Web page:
Stephen Crosher, Chief Executive of RheEnergise Ltd yesterday said:
Over the next decade, Long Duration Energy Storage can make an important contribution to the UK energy market, and indeed globally. Long Duration Energy Storage is a key to delivering the energy transition and will help strengthen the resilience and security of the UK’s energy system. It will be essential to the effective operation of the grid as it balances intermittent renewable generation, it helps to create effective base-load power from renewables, whilst at the same time keeping costs low. Our storage system offers a solution.
BEIS’s contract is incredibly welcome and will enable us to accelerate the commercial deployment of our High-Density Hydro® storage system in the UK and overseas. With the BEIS contract in place, we will be seeking planning consent for our Devon project before the end of the year.
We are also pursuing a number of project opportunities elsewhere in the UK, continental Europe and Canada. Drawing upon our work in Devon and the government’s welcome support, we expect to have our first 5MW grid-scale project in operation in 2026.
Andrew Bissell, CEO, Sunamp yesterday said:
We are thrilled to have received this very significant funding award, which is the result of outstanding work from our own and our partners’ product, materials and engineering teams. The money will be used to develop and test in 100 homes a first-of-a-kind thermal energy storage technology aimed at replacing fossil fuels and bringing forward the electrification of heat.
EXTEND systems in homes will help the UK ride out lulls in renewable energy generation and will allow homeowners to cut their carbon emissions and benefit from lower cost tariffs for flexible demand and participation in grid-supporting measures.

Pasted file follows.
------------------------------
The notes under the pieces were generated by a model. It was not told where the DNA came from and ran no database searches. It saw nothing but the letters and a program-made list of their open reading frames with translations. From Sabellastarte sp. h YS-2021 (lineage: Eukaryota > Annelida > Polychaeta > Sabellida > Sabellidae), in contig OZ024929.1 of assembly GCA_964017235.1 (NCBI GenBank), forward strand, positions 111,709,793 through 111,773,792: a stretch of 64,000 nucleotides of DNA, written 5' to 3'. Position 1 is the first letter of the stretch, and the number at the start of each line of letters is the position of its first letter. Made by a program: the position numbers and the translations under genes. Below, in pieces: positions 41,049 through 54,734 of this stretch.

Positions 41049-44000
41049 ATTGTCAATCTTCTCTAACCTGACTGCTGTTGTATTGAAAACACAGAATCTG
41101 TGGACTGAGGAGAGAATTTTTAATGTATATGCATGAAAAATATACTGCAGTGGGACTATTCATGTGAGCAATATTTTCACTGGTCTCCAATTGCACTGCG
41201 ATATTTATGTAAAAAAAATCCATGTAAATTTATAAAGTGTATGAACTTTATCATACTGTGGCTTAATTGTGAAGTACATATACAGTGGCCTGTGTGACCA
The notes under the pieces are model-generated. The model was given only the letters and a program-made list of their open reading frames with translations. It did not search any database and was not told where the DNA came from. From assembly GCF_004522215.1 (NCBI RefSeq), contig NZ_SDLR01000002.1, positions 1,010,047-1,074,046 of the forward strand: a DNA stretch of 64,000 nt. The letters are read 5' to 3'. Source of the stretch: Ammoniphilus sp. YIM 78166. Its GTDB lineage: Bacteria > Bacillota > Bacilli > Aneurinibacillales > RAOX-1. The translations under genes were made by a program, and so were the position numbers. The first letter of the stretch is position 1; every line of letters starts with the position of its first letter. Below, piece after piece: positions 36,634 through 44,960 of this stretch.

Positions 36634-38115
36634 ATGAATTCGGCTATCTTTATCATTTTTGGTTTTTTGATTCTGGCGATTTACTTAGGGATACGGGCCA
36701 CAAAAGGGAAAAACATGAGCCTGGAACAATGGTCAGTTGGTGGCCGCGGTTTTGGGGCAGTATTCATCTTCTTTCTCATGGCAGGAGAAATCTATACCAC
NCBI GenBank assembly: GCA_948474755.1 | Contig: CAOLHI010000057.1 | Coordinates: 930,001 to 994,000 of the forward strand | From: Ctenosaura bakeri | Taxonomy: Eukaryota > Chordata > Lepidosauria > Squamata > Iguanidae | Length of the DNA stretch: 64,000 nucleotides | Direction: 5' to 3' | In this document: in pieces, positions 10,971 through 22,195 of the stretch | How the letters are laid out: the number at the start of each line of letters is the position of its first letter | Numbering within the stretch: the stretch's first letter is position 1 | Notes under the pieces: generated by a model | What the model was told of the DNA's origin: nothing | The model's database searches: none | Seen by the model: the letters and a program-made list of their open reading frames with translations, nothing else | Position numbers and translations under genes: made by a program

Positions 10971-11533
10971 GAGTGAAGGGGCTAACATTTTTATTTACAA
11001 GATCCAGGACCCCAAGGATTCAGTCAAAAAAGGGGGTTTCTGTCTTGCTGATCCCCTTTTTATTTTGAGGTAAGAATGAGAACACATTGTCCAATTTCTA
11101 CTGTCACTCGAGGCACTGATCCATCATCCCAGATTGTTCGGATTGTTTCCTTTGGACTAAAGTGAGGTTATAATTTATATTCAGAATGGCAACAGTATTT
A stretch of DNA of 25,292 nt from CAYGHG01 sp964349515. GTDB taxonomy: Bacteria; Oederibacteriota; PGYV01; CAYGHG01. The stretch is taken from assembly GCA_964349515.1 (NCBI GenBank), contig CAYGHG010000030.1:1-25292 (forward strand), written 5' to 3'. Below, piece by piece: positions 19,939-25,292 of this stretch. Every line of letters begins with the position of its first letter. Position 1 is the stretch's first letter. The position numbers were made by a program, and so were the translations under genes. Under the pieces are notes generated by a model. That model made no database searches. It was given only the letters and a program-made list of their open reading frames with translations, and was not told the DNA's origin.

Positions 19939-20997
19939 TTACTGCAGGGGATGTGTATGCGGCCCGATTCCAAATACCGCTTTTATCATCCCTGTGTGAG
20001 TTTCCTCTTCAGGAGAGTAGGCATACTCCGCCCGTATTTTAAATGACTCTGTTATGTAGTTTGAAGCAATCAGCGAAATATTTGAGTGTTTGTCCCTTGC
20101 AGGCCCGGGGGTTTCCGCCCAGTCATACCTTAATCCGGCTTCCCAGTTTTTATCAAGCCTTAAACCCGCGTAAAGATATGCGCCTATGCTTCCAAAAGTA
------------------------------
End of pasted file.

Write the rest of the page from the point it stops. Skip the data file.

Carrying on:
Dr Rob Barthorpe from the University of Sheffield yesterday said:
Our focus now is to make this happen. We intend to successfully demonstrate these technologies within lived-in homes, and to work with our industrial partners on scale up and commercialisation activities to bring them to market as soon as possible. We believe these technologies have the potential to play a significant role in maximising usage of renewable sources, and could provide real help to consumers during events such as the current energy crisis.
Notes to Editors
The £68 million Longer Duration Energy Storage Demonstration competition is funded through the Department for Business, Energy and Industrial Strategy’s £1 billion Net Zero Innovation Portfolio, which aims to accelerate the commercialisation of innovative clean energy technologies and processes through the 2020s and 2030s.
This competition is being conducted in 2 phases, and across 2 streams. The competition streams are designed to support technologies at different stages of development, with Stream 1 supporting actual demonstrations of technologies closer to commercialisation, and Stream 2 supporting prototype demonstrations of earlier stage innovations. Funding for Stream 2 is in the form of Small Business Research Initiative (SBRI) contracts.
Phase 2 builds on Phase 1, giving further funding to several Phase 1 projects to build and demonstrate their technology.